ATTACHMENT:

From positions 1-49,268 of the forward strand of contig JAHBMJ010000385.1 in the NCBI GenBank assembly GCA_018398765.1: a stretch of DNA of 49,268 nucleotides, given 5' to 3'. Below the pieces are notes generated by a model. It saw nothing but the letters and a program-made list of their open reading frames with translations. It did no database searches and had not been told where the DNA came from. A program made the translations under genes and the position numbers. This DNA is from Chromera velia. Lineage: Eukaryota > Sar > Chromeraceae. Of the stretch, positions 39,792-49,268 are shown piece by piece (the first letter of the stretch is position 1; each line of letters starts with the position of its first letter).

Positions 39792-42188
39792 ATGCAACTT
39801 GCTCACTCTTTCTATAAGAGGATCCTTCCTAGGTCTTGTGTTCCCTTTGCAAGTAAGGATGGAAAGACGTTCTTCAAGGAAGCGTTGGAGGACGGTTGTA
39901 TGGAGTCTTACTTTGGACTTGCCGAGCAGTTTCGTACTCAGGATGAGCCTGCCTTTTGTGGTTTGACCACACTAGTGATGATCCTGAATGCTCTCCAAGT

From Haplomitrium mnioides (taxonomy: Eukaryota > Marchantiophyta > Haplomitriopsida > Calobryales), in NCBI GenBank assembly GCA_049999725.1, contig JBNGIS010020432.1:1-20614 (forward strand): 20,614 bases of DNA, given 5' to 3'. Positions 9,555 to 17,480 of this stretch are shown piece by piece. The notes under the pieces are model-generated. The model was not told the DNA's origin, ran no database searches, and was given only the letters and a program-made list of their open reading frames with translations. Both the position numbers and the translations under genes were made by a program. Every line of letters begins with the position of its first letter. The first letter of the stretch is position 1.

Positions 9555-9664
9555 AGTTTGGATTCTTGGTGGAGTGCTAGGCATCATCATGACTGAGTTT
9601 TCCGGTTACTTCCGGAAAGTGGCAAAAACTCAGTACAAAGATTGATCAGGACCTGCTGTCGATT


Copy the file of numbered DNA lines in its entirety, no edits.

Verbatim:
From positions 1-49,268 of the forward strand of contig JAHBMJ010000385.1 in the NCBI GenBank assembly GCA_018398765.1: a stretch of DNA of 49,268 nucleotides, given 5' to 3'. Below the pieces are notes generated by a model. It saw nothing but the letters and a program-made list of their open reading frames with translations. It did no database searches and had not been told where the DNA came from. A program made the translations under genes and the position numbers. This DNA is from Chromera velia. Lineage: Eukaryota > Sar > Chromeraceae. Of the stretch, positions 39,792-49,268 are shown piece by piece (the first letter of the stretch is position 1; each line of letters starts with the position of its first letter).

Positions 39792-42188
39792 ATGCAACTT
39801 GCTCACTCTTTCTATAAGAGGATCCTTCCTAGGTCTTGTGTTCCCTTTGCAAGTAAGGATGGAAAGACGTTCTTCAAGGAAGCGTTGGAGGACGGTTGTA
39901 TGGAGTCTTACTTTGGACTTGCCGAGCAGTTTCGTACTCAGGATGAGCCTGCCTTTTGTGGTTTGACCACACTAGTGATGATCCTGAATGCTCTCCAAGT

From Haplomitrium mnioides (taxonomy: Eukaryota > Marchantiophyta > Haplomitriopsida > Calobryales), in NCBI GenBank assembly GCA_049999725.1, contig JBNGIS010020432.1:1-20614 (forward strand): 20,614 bases of DNA, given 5' to 3'. Positions 9,555 to 17,480 of this stretch are shown piece by piece. The notes under the pieces are model-generated. The model was not told the DNA's origin, ran no database searches, and was given only the letters and a program-made list of their open reading frames with translations. Both the position numbers and the translations under genes were made by a program. Every line of letters begins with the position of its first letter. The first letter of the stretch is position 1.

Positions 9555-9664
9555 AGTTTGGATTCTTGGTGGAGTGCTAGGCATCATCATGACTGAGTTT
9601 TCCGGTTACTTCCGGAAAGTGGCAAAAACTCAGTACAAAGATTGATCAGGACCTGCTGTCGATT